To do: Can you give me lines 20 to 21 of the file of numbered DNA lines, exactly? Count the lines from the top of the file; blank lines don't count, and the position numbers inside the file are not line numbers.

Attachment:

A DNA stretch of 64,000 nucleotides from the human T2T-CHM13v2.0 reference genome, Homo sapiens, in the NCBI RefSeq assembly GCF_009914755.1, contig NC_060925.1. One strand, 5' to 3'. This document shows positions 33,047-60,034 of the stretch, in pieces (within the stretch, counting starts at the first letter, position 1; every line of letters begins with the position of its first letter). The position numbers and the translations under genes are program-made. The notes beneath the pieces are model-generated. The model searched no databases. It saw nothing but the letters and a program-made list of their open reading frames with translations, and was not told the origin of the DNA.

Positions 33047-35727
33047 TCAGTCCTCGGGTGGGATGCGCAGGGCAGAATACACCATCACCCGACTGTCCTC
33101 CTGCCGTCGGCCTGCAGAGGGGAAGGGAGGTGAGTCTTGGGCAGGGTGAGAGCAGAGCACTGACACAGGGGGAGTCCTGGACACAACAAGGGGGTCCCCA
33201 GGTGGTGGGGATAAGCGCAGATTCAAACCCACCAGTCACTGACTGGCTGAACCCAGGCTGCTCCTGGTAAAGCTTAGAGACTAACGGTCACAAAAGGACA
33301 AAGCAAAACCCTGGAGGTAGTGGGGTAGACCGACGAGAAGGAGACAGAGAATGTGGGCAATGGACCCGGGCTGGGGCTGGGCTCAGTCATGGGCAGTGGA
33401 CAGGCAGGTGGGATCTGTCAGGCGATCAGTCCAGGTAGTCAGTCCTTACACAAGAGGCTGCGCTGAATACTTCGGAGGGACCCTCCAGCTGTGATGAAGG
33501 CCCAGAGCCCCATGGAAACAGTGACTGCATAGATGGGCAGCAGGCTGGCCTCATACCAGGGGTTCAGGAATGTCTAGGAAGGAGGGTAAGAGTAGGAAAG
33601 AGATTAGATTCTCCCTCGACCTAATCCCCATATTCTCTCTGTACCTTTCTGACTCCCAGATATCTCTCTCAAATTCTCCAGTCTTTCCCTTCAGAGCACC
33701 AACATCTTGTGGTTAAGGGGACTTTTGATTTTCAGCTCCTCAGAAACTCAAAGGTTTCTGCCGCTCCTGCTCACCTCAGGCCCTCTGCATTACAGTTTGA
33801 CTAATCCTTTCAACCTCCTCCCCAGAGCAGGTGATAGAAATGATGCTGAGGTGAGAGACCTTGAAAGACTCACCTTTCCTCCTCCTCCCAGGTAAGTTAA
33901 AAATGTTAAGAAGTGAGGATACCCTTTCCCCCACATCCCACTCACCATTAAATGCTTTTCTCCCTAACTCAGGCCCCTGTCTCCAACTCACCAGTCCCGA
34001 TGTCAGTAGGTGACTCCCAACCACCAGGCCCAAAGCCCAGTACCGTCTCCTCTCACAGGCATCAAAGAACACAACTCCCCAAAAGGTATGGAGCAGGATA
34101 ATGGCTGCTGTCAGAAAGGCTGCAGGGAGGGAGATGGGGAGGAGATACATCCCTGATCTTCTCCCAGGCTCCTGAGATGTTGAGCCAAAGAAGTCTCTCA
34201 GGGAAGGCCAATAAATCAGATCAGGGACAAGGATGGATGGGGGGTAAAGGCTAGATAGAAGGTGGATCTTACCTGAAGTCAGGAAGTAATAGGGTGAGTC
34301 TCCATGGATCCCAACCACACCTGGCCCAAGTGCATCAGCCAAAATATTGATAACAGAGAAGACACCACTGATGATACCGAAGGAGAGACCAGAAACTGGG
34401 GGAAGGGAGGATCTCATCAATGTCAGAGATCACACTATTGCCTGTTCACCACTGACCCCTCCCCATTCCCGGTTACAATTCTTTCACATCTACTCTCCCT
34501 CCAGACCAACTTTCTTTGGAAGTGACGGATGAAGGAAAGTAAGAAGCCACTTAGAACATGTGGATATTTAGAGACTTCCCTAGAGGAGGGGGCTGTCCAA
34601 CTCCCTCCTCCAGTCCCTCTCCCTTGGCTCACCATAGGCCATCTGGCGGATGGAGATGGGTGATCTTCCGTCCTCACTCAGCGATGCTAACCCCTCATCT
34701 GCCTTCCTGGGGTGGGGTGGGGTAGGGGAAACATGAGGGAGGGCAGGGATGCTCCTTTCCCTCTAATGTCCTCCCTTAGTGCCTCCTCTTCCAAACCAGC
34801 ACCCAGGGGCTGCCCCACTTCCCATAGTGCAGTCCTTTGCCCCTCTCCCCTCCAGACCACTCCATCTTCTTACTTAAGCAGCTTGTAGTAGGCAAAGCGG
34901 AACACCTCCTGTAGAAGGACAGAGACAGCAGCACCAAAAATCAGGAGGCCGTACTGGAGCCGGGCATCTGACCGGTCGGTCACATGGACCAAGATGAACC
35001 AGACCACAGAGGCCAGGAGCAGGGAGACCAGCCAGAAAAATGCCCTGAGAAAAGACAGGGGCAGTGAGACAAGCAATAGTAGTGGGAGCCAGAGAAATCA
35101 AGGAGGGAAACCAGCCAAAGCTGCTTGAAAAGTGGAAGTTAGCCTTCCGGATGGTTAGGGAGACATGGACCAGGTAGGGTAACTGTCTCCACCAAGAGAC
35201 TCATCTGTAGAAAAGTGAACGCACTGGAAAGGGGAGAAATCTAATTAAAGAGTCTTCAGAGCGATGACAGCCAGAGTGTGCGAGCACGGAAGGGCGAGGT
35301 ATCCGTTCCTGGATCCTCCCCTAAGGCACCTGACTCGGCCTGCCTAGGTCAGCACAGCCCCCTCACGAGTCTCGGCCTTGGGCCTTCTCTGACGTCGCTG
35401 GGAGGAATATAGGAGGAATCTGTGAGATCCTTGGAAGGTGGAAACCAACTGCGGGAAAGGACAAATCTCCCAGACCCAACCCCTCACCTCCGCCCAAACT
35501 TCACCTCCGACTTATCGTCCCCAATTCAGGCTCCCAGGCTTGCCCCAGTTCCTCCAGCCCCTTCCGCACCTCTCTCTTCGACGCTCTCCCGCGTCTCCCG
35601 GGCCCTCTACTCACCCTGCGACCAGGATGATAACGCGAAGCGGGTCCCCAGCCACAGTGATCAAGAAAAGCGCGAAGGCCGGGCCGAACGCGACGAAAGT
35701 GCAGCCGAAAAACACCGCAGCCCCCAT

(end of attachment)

34701 GCCTTCCTGGGGTGGGGTGGGGTAGGGGAAACATGAGGGAGGGCAGGGATGCTCCTTTCCCTCTAATGTCCTCCCTTAGTGCCTCCTCTTCCAAACCAGC
34801 ACCCAGGGGCTGCCCCACTTCCCATAGTGCAGTCCTTTGCCCCTCTCCCCTCCAGACCACTCCATCTTCTTACTTAAGCAGCTTGTAGTAGGCAAAGCGG